New research published today by security vendor ZoneAlarm, the Facebook Child Safety Report, analysed what 600 kids aged between 10 and 15 and located around the world were up to Facebook. The end result reveals those common behaviours that increase the exposure of children to bullying online, predatory threat and other security problems. The major factor, surprise surprise, that contributes to an increase risk late night usage. ![dweb-facebookeferal](/attachments/small/0/dweb-facebookeferal.jpg "align-right") Three activities revealed a positive link with increased risk: adding friends that could well be strangers, playing those Facebook games which require access to account information and, as mentioned, using Facebook …

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The media seems to have been a-buzz this week following the release of the top search terms from 14.6 million searches picked up by parental control service OnlineFamily.Norton - mainly because it 'revealed' that kids are searching for sex online. I am a parent myself, of young kids, and while of course I was shocked to discover that 7 year olds were looking for porn (and that search term was in position number 4 in the 7 and under age group according to Symantec which operates the service) I certainly would not get my knickers in a twist over finding …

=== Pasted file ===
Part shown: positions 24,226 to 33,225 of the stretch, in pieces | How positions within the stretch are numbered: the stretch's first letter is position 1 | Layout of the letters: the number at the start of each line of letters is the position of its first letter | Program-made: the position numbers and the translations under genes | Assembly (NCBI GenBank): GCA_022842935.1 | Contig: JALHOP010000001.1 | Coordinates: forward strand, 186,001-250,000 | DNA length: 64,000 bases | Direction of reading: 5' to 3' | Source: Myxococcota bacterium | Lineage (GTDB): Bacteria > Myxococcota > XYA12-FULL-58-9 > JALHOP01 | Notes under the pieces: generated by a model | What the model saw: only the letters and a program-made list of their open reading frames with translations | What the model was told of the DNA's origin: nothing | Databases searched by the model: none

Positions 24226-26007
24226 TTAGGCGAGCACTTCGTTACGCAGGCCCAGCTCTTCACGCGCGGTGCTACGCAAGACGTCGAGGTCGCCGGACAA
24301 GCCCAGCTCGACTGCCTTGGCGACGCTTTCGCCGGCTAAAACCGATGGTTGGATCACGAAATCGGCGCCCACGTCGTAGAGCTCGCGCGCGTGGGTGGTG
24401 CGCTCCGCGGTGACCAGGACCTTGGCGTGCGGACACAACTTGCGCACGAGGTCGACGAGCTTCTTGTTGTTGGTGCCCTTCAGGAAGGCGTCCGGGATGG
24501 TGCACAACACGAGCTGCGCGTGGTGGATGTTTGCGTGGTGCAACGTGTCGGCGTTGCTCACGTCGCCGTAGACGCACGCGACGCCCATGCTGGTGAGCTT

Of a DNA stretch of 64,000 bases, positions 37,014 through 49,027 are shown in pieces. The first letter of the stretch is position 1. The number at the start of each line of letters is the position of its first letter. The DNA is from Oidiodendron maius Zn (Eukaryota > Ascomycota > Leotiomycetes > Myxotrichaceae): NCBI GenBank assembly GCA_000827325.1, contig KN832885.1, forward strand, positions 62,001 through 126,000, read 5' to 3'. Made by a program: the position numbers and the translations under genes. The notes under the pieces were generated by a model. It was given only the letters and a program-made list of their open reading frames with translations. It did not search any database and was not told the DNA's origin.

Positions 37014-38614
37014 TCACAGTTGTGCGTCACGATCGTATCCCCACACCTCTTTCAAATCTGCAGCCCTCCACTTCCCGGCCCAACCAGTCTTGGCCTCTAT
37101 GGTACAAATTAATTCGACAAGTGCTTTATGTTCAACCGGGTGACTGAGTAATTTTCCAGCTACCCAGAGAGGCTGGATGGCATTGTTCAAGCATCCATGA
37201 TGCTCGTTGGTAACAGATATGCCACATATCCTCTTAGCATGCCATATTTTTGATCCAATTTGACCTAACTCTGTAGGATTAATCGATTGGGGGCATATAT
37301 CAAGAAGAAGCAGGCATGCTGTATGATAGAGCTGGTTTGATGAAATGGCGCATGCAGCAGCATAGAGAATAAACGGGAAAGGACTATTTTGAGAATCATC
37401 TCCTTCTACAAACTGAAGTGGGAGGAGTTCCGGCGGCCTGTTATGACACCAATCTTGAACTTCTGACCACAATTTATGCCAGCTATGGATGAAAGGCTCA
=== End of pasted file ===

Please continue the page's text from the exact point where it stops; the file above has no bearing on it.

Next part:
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There's a really interesting [URL="http://www.blahblahtech.com/2008/10/but-video-games-are-bad-for-kids-right.html"]blahblahtech[/URL] posting that has popped up to address what it refers to as the "myth that video games harm children both socially and intellectually." It approaches the debate from parental questioning perspective, which seems as good as any to be fair. Some of the research it picks up upon includes that which suggests gamers process information more quickly and multi-task better than non-gamers. I rather liked the research quote which was based upon surgeons playing Super Monkey Ball: "Surgeons who play video games three hours a week have 37 percent fewer errors and accomplish tasks 27 …

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According to a survey by [URL="http://www.BroadbandChoices.co.uk"]BroadbandChoices.co.uk[/URL], most parents in the UK are not actively monitoring what their kids are up to when using the Internet. In fact, while 40 percent of kids between the ages of 11 and 16 use Facebook and MySpace, 45 percent make new friends in chatrooms and 48 percent regularly download stuff online. Yet 84 percent of parents say they prefer to rely upon 'verbal agreements' to ensure that their children are able to surf safely. The fact that parents do not apparently know what their kids are downloading could be problematical in the UK as …

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The End.